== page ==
The idea of increasing production is all very well; but reducing consumption is where the innovative talents of Dahal, Bhattarai and Company Ltd will be tested in the coming days
The creator of fierce Prachanda Path finally cremated his own ideology in Hetauda. The ideological line of “Marxism-Leninism-Maoism adapted to the realities of Nepal” had been terminally ill from the day Pushpa Kamal Dahal signed Comprehensive Peace Agreement with Girija Prasad Koirala (1925-2010) in November 2006. The Shining Path of Peru, after which Prachanda Path had been modeled, has no place for peaceful politics or the bourgeois notion of free, fair and impartial elections. In communist ideologies, a self-selected revolutionary vanguard establishes and runs the dictatorship of the proletariat. Politics of the ballot box, however, disabuses the theory that power flows from the barrel of a gun.
The paradigm shift in the doctrine of the leading partner of the ruling coalition has occurred not a day too soon. Incurably sick ideology of Prachanda Path died the day Federal Democratic Republic of Nepal was legitimized through the mandate of the Constituent Assembly. Ever since he became the prime minister and then resigned under compelling circumstances, Dahal had been carrying around the corpse of his political framework to the horror of onlookers.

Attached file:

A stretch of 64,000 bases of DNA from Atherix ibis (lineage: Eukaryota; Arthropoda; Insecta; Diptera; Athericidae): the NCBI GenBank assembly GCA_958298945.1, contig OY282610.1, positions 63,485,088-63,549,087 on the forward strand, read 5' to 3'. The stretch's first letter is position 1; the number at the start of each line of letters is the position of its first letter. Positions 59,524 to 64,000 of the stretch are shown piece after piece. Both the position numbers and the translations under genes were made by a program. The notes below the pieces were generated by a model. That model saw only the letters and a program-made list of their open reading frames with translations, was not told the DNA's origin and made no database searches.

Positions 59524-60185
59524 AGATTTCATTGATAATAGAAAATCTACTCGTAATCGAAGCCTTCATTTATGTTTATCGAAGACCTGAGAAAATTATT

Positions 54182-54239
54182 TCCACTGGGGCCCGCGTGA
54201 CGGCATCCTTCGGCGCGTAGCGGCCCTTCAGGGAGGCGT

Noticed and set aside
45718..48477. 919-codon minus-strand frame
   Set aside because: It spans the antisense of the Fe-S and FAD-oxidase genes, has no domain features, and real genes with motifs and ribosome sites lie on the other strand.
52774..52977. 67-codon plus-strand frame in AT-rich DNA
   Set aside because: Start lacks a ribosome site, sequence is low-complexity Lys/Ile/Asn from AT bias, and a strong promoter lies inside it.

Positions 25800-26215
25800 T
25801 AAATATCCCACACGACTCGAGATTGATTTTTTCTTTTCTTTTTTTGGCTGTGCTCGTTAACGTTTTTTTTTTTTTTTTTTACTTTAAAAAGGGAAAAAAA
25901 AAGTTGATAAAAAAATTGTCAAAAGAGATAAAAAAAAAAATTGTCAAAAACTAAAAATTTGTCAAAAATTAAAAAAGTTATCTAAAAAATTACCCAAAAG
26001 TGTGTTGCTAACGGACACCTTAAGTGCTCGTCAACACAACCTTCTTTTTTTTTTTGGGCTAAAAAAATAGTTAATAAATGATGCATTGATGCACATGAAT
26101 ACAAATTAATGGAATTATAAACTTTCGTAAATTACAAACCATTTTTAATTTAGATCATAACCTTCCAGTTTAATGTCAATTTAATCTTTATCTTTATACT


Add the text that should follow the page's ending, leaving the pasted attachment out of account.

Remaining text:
Cremating one’s own creation could be unimaginably horrifying, but a dead monster on the shoulders of a grieving leader had become a shocking spectacle. Dahal deserves condolences and congratulations at the same time. The decomposing corpse of Prachanda Path was the biggest impediment for the institutionalization of historic changes brought about by Rhododendron Revolution and Madhesh Uprising. However, the void that the passing away of the revolutionary doctrine has left in the hearts of Dahal’s legions of cadres needs to be filled to protect them from being poached by wily manipulators waiting in the wings to pounce upon the disciplined corps of emotionally exhausted youngsters.